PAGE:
It's easier to spot Jesus in the eyes of Caitlin, an assigned roommate in the Harvard-subsidized apartment I can't afford to move out of. Caitlin receives messages from God and taps them with a hammer and nails onto sheets of copper hanging above her bed. The messages remind me of Post-It notes; God signs off with a dash:
After I stumble home wasted on Halloween with a guy in tow, Caitlin declares my lifestyle violent. The ensuing Caitlin-led roommate meetings bring about new house rules: no alcohol in the apartment. No returning to the apartment drunk, no bringing guys home. I find in Caitlin the repressive Christian parents I never had, feel myself at age twenty-four turning into a sullen teen, smoking out the window with a towel under the door, answering prying questions with monosyllabic lies.
I sleep away from home as often as possible. After our one-night stand, Jason, a Southern Baptist, says, "You know, that was my first time," then bursts out as I stare dumbfounded, "Ha! Just kidding!" I leave unsure what to believe. Doug, a Minnesota Lutheran, waits until after a blowjob to mention he'd never go down on any woman: "Sure, I've strayed from my faith, but that's just straying too far!" He offers in consolation that I'm welcome to check my email on his computer anytime. These boys avoid eye contact in the halls of div-school forever after, and I'm always left with the bewildering sense of having lost an argument I never knew I'd begun.
After my third conquest-gone-awry, my misadventures start to frustrate Lydia. "If you really think it's about avoiding Caitlin," she says, "wouldn't a steady boyfriend get you out of that apartment more than random hookups will?"
She's right: I need a boyfriend, one open to me spending all my time at his apartment. Enter Patrick the Buddhist. Patrick grew up Catholic, found Buddhism during a semester abroad in Thailand, and now studies Tibetan tantric texts. My hopes of tantric sex are dashed when he sniffs over coffee that tantra isn't what dirty-minded people think; it's "best understood as the principle that spiritually advanced Buddhists aren't bound to the same moral rules as other people."
Nonetheless, Patrick becomes my boyfriend. We spend the winter holed up in his apartment, wrapped in separate blankets on the couch, writing papers on our laptops. Usually he goes to bed before me and is closing the drawer of a bedside stand when I come into the bedroom. Then we try to have sex but he can't get an erection. Each time he ventures an explanation — my blond hair? He's never found blond women attractive. My crooked bottom teeth? Or maybe my green winter jacket, which reminds him of one his mother used to wear.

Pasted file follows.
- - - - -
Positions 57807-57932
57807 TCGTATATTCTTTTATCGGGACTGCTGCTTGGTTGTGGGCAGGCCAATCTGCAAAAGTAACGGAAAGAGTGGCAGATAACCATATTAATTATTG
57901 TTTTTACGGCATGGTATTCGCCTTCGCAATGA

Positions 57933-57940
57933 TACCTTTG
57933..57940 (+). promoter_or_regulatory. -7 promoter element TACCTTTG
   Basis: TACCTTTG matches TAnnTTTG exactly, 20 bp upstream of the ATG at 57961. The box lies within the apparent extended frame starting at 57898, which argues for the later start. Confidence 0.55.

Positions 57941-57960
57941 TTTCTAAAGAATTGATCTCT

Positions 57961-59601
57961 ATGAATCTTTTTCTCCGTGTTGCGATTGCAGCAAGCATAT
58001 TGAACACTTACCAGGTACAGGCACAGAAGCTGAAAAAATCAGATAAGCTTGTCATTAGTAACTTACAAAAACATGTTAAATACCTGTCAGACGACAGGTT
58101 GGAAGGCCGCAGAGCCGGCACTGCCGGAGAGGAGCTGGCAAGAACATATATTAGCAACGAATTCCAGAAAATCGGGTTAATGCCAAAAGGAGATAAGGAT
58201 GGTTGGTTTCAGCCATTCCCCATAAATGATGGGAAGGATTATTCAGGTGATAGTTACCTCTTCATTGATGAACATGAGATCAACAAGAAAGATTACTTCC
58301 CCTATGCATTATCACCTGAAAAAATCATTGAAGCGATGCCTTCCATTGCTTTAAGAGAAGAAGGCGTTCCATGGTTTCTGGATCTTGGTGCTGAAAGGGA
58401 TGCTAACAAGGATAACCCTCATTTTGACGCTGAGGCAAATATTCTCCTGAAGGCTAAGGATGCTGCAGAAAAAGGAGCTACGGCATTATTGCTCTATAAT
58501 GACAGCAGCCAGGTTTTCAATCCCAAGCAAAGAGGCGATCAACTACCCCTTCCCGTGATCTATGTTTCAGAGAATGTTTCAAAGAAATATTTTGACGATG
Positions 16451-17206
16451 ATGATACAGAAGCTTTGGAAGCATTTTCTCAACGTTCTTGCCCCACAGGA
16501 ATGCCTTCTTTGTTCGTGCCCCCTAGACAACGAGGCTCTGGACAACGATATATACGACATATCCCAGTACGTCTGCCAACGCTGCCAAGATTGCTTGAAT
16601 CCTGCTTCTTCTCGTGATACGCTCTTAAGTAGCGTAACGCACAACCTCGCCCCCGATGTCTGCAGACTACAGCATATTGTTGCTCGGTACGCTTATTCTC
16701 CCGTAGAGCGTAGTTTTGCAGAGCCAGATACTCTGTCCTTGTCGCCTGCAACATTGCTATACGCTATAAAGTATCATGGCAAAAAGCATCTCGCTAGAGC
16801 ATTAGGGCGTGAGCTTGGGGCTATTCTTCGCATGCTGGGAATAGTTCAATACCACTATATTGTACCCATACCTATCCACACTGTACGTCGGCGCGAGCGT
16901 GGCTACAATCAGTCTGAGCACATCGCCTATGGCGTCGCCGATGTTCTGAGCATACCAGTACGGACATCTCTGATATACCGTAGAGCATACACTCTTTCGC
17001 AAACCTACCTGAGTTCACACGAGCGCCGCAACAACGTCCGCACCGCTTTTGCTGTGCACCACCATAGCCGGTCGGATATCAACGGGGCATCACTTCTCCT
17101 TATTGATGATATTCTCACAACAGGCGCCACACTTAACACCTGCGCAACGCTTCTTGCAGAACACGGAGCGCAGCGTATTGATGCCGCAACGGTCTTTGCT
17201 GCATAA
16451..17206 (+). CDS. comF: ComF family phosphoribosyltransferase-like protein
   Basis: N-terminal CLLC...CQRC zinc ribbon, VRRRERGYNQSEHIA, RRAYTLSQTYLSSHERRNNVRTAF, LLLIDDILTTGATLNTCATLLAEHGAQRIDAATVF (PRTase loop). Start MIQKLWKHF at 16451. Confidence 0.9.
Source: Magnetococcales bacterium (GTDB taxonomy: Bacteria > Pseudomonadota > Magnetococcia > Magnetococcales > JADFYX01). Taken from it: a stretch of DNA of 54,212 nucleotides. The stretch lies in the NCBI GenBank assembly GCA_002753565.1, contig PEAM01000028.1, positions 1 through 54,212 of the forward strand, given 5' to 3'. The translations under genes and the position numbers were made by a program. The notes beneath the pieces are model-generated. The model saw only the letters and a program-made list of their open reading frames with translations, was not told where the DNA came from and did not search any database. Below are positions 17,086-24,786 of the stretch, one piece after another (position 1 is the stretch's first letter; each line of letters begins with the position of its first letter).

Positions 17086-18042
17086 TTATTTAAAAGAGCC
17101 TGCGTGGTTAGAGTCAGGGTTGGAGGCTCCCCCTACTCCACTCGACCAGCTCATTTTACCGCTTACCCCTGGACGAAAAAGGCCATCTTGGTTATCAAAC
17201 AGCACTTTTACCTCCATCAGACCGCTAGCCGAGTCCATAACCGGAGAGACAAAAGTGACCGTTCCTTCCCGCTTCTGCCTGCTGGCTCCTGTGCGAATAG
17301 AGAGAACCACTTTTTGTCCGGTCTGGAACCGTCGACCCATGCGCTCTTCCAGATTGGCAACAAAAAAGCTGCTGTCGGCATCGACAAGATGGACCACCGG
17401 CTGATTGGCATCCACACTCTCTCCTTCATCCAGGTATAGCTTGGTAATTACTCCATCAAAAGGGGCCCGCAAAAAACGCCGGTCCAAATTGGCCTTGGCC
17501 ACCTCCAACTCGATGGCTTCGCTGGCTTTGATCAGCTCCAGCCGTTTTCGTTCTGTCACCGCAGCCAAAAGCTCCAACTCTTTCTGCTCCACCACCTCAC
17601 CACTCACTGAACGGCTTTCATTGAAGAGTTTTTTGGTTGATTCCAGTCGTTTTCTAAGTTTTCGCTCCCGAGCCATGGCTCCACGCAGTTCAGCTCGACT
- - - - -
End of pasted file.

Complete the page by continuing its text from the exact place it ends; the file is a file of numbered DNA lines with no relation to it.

When Patrick says these things, I despise him and counter that I believe my relationship with him to be a karmic punishment for the pain I caused my college boyfriend during our breakup.
"You see me as a source of suffering and karmic punishment?" he asks.
"Yes," I say.
"That's a really faulty understanding of the concept of karma," he says.
I speculate obsessively about the contents of Patrick's bedside drawer: pictures of the ex-girlfriend he says he's still in love with? Some sort of Buddhist porn? Eventually, I find an excuse to stay behind when he has an early-morning class, and, shaking with the panicked certainty that people who violate others' privacy always get what they deserve, open the drawer. It holds a rolled-up, dented white tube. "Male-genital desensitizer," the label reads.
The next time I see Patrick sliding the drawer shut, I ask what's in it.
"Just my male-genital desensitizer," he shrugs.
"What do you do with your male-genital desensitizer?" I say.
"I cover my penis in it before I go to bed," he says, "so I won't have sex with you."
"Then why," I ask, "do you tell me you can't get it up because I'm ugly? Is this your moral exemption for being spiritually advanced?"